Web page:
Brooks Calls on Congress to Protect Local Travelers and Jobs
Monroe County Executive Maggie Brooks will travel to Washington D.C. tomorrow to urge Congress to reconsider the potential impacts of its recent approach to alleviating air traffic delays instigated by across the board federal spending cuts, commonly known as sequester. At a press conference today, Brooks indicated that Washington’s solution could have major unintended consequences for the Greater Rochester International Airport (ROC), air travel safety in Western New York, and over 300 local jobs.
“Facing outcry from travelers across the nation in the face of air traffic delays caused by sequester, Congress recently took action to ease their concerns,” said Brooks. “Although certainly well-intentioned, Washington’s remedy shifted existing capital improvement monies out of one fund to cover air traffic control operating costs in another. Everyday families can’t shift their monthly mortgage payments to cover their utility bills, and Congress shouldn't either.”
Legislation was recently passed by both houses of Congress, and signed by the President, to restore Federal Aviation Administration (FAA) funding and end the furloughs of air traffic controllers across the nation. However, the legislation shifted existing funding out of the FAA’s Airport Improvement Program (AIP) to provide a temporary solution. The new legislation could have a major impact at ROC, where reduced AIP funding could scuttle major capital improvement projects slated for 2013. Additionally, the solution does not address future FAA funding to avert a current plan to end over-night FAA staffing at ROC’s air traffic control tower.
“This legislation could be felt deeply in our community,” said Brooks. “Vital improvement projects planned for 2013 at our airport could be impacted, jeopardizing hundreds of local jobs. If we were to go forward without FAA funding, our partner airlines would likely have to pick up the bill. Since increased operations, maintenance, and repair costs have a direct impact their bottom line, they may be forced to pass the burden on to local travelers through higher fares.”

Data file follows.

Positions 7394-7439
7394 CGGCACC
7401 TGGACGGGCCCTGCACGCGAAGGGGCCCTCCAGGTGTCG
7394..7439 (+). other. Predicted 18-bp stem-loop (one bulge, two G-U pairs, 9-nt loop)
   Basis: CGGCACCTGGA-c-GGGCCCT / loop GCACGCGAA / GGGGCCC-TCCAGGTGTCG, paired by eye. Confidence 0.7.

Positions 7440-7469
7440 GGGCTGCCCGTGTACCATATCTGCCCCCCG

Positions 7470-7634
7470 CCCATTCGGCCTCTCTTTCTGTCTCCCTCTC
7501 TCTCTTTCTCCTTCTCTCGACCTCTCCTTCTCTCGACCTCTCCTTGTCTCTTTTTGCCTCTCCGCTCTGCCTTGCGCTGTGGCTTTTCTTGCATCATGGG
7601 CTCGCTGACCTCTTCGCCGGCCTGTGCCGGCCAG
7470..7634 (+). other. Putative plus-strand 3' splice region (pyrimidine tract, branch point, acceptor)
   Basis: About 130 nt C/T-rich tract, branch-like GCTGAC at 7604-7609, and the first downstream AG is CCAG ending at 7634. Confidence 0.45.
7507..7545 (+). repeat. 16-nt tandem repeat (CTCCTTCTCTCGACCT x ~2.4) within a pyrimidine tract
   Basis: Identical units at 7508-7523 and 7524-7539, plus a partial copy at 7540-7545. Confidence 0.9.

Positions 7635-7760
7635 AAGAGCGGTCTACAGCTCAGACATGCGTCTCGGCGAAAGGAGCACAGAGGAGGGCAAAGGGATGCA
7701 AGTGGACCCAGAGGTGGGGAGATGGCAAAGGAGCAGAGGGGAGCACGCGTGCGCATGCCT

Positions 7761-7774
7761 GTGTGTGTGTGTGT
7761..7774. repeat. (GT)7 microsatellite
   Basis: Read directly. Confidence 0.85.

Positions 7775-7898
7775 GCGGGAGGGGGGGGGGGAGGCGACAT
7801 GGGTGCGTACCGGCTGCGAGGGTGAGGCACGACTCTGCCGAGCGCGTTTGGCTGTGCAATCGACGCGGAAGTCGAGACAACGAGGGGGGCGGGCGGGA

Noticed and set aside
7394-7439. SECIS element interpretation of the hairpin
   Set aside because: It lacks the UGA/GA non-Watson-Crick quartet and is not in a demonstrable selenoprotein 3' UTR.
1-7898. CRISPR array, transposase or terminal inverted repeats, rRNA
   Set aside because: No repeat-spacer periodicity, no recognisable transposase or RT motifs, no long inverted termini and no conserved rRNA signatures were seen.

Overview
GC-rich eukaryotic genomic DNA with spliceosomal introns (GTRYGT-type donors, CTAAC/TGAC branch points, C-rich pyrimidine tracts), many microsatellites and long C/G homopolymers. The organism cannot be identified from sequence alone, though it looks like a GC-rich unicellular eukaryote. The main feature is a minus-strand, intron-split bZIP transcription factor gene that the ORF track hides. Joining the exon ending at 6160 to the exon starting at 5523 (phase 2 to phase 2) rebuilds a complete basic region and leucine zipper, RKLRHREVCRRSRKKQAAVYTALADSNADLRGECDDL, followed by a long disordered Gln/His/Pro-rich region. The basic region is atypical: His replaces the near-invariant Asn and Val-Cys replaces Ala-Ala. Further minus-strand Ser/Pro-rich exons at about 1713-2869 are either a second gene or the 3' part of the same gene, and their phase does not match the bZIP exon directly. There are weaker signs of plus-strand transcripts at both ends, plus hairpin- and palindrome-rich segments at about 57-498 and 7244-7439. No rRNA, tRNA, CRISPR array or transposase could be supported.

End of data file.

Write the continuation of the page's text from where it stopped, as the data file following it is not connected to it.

Ten capital improvement projects are planned for ROC in 2013, involving nearly $15 million in investment and expected to sustain 319 local jobs. Over 70% of the total funding for these ten projects had potential to be secured from the AIP. The new legislation puts that plan in jeopardy.
“The reliability of air service across Western New York could also be threatened,” continued Brooks. “Our airport’s Runway Four is the only one of its kind in Western New York, allowing pilots to safely descend until the runway is in sight in the most challenging weather. Unfortunately, this runway may not be available if the FAA eliminates over-night control tower staffing, so at-risk flights could be diverted as far away as Albany or New York City.”
ROC’s Runway Four has a Category II Instrument Landing System (ILS) approach which allows pilots to make a gradual and shallow descent to a lower altitude than a normal ILS. This system allows for safe operations during low visibility weather. Of Western New York’s three international airports, ROC is the only to feature a Category II ILS runway. For safety reasons, this approach cannot operate without a staffed air traffic control tower.
“By working closely with representatives from our area’s Delegation, we can communicate that an FAA solution which threatens aviation safety and our local economy is not really a solution at all,” said Brooks. “I am hopeful that Washington will do the right thing for our community by taking action to protect local travelers and local jobs.”